Problems Green has encountered aren’t limited only to mosaics – larger 12” x 24” tiles also have their share of problems. “Although I can understand that an ‘allowable’ warpage may exist in every large-format tile due to manufacturing  BUT, out-of-square tiles and tiles that vary in size by 1/64” – 1/32” are very difficult to deal with.”

Educate the client to have reasonable expectations of what to expect from the job

This also applies to showroom personnel who often aren’t as knowledgeable about tile – and especially standards – as you’d hope. 

Sanders had a recent experience with $15,000 of glass tile purchased for a steam shower. When he inquired about the thermal shock rating and whether the glass met ANSI, the tile distributor owner replied, “Can’t all glass tile be used in showers?” Clearly, it can’t, and the tile had to be reordered. 

Sanders said, “We make an effort to be present with the designer and owner at the showroom or in early design meeting as much as possible to educate the owner as to the suitability of the tile and its intended use. Many times the showroom personnel do not know the standards.”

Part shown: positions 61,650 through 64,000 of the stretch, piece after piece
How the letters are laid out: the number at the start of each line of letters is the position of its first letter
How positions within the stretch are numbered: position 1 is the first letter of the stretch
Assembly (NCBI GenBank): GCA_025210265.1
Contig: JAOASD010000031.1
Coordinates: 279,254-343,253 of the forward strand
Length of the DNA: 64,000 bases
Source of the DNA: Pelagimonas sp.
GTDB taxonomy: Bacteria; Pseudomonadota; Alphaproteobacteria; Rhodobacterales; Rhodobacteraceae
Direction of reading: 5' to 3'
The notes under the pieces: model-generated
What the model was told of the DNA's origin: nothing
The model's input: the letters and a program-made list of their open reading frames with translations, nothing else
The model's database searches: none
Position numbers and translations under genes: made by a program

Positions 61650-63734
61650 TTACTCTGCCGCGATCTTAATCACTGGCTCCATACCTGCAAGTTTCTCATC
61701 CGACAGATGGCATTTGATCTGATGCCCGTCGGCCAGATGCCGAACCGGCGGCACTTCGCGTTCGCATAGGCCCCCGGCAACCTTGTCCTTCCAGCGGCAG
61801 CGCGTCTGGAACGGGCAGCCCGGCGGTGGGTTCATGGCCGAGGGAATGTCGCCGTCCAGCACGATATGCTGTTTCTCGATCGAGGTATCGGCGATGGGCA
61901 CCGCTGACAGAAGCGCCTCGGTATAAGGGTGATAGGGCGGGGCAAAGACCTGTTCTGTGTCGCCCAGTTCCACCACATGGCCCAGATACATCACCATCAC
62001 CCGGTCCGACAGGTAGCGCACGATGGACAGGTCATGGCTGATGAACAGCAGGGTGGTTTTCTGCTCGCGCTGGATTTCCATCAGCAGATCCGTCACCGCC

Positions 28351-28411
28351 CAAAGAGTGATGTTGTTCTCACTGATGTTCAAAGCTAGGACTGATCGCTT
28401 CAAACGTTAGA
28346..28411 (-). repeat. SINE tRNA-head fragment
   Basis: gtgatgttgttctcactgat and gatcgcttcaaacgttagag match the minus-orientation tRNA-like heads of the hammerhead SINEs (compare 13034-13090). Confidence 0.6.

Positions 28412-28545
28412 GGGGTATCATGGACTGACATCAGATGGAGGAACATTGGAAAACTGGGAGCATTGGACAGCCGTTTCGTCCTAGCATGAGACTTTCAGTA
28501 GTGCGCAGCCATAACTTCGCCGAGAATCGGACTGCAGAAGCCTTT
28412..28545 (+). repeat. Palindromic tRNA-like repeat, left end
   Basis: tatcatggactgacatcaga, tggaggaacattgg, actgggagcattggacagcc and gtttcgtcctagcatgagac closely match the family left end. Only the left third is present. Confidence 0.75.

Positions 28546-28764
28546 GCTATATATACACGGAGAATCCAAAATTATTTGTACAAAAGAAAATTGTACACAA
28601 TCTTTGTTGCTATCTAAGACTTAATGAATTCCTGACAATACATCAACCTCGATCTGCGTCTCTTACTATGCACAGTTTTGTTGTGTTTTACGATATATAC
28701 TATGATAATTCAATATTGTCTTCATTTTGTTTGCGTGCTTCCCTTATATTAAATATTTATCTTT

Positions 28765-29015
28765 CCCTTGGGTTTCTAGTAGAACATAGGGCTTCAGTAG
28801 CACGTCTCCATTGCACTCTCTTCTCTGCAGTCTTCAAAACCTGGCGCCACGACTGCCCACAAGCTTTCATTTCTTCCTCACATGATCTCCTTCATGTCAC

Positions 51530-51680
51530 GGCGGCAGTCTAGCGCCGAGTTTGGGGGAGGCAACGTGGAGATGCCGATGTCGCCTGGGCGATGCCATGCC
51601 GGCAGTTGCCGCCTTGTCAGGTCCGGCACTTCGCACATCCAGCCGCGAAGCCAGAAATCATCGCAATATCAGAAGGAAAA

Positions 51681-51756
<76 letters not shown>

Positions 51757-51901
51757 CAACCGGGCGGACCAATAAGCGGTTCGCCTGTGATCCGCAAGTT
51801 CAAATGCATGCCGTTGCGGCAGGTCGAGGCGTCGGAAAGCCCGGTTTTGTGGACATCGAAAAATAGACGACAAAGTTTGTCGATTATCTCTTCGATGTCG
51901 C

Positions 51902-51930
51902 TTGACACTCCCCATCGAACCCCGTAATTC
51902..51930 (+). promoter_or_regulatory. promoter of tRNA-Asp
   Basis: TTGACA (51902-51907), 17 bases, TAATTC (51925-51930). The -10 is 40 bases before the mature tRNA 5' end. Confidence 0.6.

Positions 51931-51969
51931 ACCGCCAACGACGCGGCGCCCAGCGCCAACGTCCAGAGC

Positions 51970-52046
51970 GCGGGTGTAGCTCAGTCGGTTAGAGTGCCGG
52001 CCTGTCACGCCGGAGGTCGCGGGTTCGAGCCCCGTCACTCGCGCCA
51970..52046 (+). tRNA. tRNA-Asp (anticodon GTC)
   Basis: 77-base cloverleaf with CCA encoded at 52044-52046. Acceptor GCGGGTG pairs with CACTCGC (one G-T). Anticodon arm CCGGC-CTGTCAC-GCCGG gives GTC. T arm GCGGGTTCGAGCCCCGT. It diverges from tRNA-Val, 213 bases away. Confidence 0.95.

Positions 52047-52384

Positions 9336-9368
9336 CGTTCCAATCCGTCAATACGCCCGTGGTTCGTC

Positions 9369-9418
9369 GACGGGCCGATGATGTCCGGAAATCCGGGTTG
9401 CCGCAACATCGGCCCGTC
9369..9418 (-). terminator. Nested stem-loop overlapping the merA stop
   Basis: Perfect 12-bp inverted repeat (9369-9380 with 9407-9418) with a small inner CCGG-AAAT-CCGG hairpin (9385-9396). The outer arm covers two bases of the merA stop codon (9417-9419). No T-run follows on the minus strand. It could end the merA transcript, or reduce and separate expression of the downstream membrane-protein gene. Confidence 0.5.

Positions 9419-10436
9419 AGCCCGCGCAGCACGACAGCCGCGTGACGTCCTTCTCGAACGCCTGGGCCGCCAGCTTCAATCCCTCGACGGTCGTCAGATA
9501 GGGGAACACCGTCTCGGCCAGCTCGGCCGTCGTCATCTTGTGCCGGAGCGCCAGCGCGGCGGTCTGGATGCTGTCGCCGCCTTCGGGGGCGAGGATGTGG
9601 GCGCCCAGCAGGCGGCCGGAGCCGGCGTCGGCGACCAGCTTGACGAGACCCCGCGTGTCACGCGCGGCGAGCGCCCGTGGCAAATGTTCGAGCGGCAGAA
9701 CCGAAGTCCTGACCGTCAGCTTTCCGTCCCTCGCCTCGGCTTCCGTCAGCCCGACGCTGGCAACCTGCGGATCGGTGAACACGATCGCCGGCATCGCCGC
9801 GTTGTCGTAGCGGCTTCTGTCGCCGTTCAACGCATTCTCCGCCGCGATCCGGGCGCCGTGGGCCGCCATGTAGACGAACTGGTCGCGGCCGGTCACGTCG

Waldorf explained, “I feel it’s extremely important to set reasonable expectations up front. I save a lot of headaches and problems by being honest and transparent with clients. ‘Under-promise and over-deliver’ is my motto. Like you and me, clients just want to know what’s happening with their home, and each challenge is an opportunity to build trust with them. This is why they hired a qualified professional, and sometimes you can be their hero just by delivering a quality service.” 

Will following these tips make the substandard tile problem go away? Probably not, but they may reduce your liability and contribute to a smoother-running job and continued trust by your client. 

The same way tile setters need to take responsibility for following installation standards and best practices when installing tile, tile manufacturers and distributors need to monitor their products to provide the best-quality products for contractors to work with.